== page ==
The following article appeared in Maine Sunday Telegram on July 27, 2003. It's a review for the novel Liverpool Fantasy by Larry Kirwan. This review was written by John Dolen.
The year is 1962. The red-hot Liverpool band is on the move, ready to take off. But a rancorous collision between John Lennon and Brian Epstein, with Paul McCartney desperately trying to sway the uncompromising Lennon, ends in disaster for the young group.
Three of the Beatles-John, George and Ringo-refuse to record "Till There Was You." Lennon, who is pushing "Please Please Me," tells Epstein, "When are you going to get it into your thick head that you're managing the Beatles, not bloody Acker Bilk."
So begins the fantasy, which in the inventive hands of first-time novelist-and longtime musician and playwright-Larry Kirwan, feels as real as the gritty streets of Liverpool that he evokes.
As Lennon walks out, a tour and a record deal are off. So is the familiar history we all know.
The year is 1987.
A morose and bitter Lennon is on the dole; his wife, Cynthia, has left him.
George Harrison has become a priest, but a broken-down one, brittle, nearly lost.
Ringo Starkey is still very much Ringo, still with his woman, Maureen, and they inhabit a dim and dreary, Dickensian Liverpool. It's a place where Lennon gets beaten in the welfare lines over an autograph; where the fascist National Fronters own the street.
But there is some light, including the lovely China, Lennon's young long-suffering girlfriend. And there is the refuge for the lads, a club where China tends bar, where Ringo and John are known to show up, while Gerry Marsden (say Gerry and the Pacemakers) still plays the old songs on a Sunday night.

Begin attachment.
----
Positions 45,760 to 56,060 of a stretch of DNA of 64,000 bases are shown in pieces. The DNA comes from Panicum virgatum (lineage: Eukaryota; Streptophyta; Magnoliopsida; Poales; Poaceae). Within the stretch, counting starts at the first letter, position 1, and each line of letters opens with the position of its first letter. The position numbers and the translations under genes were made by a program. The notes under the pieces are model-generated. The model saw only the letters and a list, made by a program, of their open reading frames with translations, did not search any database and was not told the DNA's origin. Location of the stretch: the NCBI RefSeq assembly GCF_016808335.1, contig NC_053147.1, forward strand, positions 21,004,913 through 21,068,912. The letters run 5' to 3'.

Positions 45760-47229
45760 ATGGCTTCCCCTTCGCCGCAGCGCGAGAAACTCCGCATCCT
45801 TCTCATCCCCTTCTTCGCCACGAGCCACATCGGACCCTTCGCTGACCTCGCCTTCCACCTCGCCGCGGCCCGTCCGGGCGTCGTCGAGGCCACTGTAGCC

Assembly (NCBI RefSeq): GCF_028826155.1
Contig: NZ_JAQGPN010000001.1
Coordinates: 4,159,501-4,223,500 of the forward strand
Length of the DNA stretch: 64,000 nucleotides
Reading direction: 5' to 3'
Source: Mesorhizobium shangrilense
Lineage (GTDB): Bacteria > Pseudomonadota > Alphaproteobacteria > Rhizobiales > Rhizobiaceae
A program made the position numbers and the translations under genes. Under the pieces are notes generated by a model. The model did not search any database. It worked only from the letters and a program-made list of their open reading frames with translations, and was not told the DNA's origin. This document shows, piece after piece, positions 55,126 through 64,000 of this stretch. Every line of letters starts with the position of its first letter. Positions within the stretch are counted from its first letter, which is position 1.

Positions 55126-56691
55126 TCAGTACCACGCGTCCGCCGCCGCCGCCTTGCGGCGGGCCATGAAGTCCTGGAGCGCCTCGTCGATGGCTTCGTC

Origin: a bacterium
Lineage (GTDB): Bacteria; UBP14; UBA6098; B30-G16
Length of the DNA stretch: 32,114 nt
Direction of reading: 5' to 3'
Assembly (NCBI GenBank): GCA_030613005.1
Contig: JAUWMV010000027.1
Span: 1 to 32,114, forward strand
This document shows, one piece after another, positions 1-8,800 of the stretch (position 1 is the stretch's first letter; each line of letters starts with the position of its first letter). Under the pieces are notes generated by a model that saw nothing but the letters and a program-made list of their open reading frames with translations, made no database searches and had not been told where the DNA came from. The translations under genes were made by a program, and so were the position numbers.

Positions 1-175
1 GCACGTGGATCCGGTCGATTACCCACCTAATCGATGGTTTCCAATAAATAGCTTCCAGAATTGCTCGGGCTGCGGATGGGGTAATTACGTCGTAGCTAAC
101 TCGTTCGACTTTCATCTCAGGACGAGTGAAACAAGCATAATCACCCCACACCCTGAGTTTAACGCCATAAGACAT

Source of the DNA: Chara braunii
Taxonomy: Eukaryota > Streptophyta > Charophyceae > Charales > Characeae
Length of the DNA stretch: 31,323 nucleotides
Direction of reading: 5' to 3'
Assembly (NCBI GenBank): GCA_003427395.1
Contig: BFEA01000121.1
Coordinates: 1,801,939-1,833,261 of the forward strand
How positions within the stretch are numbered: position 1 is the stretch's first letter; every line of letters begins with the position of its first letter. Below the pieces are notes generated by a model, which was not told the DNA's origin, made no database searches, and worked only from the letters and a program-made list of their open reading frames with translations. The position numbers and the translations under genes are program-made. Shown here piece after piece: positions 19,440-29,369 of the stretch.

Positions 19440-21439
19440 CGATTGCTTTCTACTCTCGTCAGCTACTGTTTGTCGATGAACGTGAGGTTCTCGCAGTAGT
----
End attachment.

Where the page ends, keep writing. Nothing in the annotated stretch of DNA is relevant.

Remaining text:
And there's the hope in an upcoming reunion. The successful Paul Montana (his name has gone as American as his career) is returning straight from Vegas after 25 years, accompanied by his gal-pal Luanne.
Everyone finds their way into this charged gathering at Lennon's shack, including Julian, John's estranged son. The shaven-headed Julian reflects the pale ghost of this world, not the brighter universe that should have been, with the happy Beatles legacy. He's become a young leader in the Front, who bash "Pakis" and other non-white Britons with glee.
Kirwan's edgy storytelling is by turns meticulous, raw, bawdy and heart-rending.
And it all builds toward the volatile reunion, with all thoughts of betrayal, of who sold out and who couldn't get it together, of wives and ex-wives, of hangers-on and true loves. Yet is there one last ember in the musical marriage of Lennon-McCartney?
The on-again, off-again chemistry of a rock band and the technical breakdown of pop music riffs are subjects Kirwan handles brilliantly. After all, he is eminently familiar with them, having for 10 albums fronted the creatively rich but far under-heard Irish-American band, Black 47.
Yet within the covers of albums such as "Fire of Freedom" and "Home of the Brave," in songs such as "The Big Fallah," "Blood Wedding" and "Living in America," are the seeds of the descriptive fire we see in Liverpool Fantasy.
The four lads that most of teh world knows through their music, TV appearances and movies such as "Hard Day's Night" are all fully alive here-sans Aquarian Age trappings-fairly raging in Kirwan's alternative working class history.
This history is so real, that by the end of this novel, you may have nearly forgotten the other.
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